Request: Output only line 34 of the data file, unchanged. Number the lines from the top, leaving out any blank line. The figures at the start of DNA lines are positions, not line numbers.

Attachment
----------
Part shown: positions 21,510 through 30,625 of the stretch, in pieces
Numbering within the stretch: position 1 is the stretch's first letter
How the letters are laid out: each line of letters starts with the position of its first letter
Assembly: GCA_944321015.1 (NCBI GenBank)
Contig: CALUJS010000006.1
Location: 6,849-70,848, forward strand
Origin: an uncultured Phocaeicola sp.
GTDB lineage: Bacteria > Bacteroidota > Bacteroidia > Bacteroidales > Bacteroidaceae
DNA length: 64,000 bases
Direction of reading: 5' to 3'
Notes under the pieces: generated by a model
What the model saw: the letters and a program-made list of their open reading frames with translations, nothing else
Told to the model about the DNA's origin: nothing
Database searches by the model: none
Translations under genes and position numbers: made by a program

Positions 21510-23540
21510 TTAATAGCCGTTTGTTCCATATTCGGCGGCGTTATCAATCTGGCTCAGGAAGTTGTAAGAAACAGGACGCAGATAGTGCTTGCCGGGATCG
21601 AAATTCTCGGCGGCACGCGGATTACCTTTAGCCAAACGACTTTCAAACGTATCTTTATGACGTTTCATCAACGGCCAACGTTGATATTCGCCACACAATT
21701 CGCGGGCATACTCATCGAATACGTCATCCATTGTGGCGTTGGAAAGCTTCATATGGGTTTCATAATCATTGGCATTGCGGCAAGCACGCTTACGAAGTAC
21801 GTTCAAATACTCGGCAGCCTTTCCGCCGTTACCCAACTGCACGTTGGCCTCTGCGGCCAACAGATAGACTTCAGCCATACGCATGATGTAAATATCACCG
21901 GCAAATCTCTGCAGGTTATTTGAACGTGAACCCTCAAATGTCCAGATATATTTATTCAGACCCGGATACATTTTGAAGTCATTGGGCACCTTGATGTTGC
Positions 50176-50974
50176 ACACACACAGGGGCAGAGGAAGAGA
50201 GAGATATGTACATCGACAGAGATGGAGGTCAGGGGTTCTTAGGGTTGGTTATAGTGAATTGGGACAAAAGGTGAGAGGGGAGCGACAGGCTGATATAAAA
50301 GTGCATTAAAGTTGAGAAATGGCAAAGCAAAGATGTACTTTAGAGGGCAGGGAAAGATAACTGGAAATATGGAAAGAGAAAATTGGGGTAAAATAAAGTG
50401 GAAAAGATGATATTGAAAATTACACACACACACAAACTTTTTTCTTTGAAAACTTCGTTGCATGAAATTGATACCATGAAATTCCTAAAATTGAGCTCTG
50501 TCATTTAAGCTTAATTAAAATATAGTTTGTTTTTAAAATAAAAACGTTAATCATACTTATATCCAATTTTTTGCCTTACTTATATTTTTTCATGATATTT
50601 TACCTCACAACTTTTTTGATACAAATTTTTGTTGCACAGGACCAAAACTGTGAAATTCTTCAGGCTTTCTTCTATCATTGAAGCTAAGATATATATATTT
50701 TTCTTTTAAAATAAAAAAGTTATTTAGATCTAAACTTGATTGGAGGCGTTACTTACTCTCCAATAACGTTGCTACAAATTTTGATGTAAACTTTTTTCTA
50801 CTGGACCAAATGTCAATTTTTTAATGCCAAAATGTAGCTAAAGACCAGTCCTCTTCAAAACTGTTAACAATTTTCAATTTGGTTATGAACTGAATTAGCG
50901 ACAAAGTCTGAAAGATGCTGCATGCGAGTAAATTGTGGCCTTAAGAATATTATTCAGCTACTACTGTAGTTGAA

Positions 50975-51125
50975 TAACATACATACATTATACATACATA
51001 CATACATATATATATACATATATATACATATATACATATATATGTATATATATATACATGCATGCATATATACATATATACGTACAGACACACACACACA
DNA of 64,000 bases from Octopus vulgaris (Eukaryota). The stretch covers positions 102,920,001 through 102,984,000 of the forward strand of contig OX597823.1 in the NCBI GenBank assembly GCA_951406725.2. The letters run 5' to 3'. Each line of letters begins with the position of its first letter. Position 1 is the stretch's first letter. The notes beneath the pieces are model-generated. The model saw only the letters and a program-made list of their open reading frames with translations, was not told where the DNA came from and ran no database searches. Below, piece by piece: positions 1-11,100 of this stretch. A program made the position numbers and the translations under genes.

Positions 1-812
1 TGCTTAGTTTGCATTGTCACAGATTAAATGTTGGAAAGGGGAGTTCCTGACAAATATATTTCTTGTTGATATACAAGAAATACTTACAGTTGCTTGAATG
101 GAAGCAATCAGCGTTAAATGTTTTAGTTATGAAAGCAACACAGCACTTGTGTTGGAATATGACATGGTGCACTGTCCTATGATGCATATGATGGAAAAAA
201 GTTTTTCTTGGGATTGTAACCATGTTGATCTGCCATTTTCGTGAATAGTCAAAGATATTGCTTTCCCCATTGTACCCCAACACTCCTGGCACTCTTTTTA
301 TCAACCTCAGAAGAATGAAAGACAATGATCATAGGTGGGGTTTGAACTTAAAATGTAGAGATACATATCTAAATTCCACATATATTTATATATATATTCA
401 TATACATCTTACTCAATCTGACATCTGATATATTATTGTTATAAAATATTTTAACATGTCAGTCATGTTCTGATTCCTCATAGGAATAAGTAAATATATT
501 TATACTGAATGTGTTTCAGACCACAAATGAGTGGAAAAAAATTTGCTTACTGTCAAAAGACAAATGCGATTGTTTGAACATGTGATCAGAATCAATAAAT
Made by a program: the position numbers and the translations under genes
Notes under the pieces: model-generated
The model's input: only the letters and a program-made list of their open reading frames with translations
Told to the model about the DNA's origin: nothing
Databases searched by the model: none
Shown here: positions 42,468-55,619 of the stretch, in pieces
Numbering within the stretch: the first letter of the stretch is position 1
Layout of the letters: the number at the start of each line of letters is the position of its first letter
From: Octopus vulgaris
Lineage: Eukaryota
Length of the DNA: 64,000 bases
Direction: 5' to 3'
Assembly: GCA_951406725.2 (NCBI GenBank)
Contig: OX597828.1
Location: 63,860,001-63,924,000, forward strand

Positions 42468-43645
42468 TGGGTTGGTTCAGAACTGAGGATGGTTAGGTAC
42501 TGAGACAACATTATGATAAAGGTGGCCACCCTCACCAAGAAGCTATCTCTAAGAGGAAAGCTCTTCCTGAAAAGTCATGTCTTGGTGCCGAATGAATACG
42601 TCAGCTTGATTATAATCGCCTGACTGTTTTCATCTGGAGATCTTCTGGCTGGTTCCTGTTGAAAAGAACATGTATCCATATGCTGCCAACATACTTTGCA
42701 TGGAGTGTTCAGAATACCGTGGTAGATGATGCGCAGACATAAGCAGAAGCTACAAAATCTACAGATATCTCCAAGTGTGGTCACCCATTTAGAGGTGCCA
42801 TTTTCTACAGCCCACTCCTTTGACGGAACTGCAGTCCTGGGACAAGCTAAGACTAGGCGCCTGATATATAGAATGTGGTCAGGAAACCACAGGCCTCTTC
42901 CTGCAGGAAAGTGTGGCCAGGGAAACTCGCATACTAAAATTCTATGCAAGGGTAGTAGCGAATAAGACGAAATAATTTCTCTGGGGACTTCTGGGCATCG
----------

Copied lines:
51001 CATACATATATATATACATATATATACATATATACATATATATGTATATATATATACATGCATGCATATATACATATATACGTACAGACACACACACACA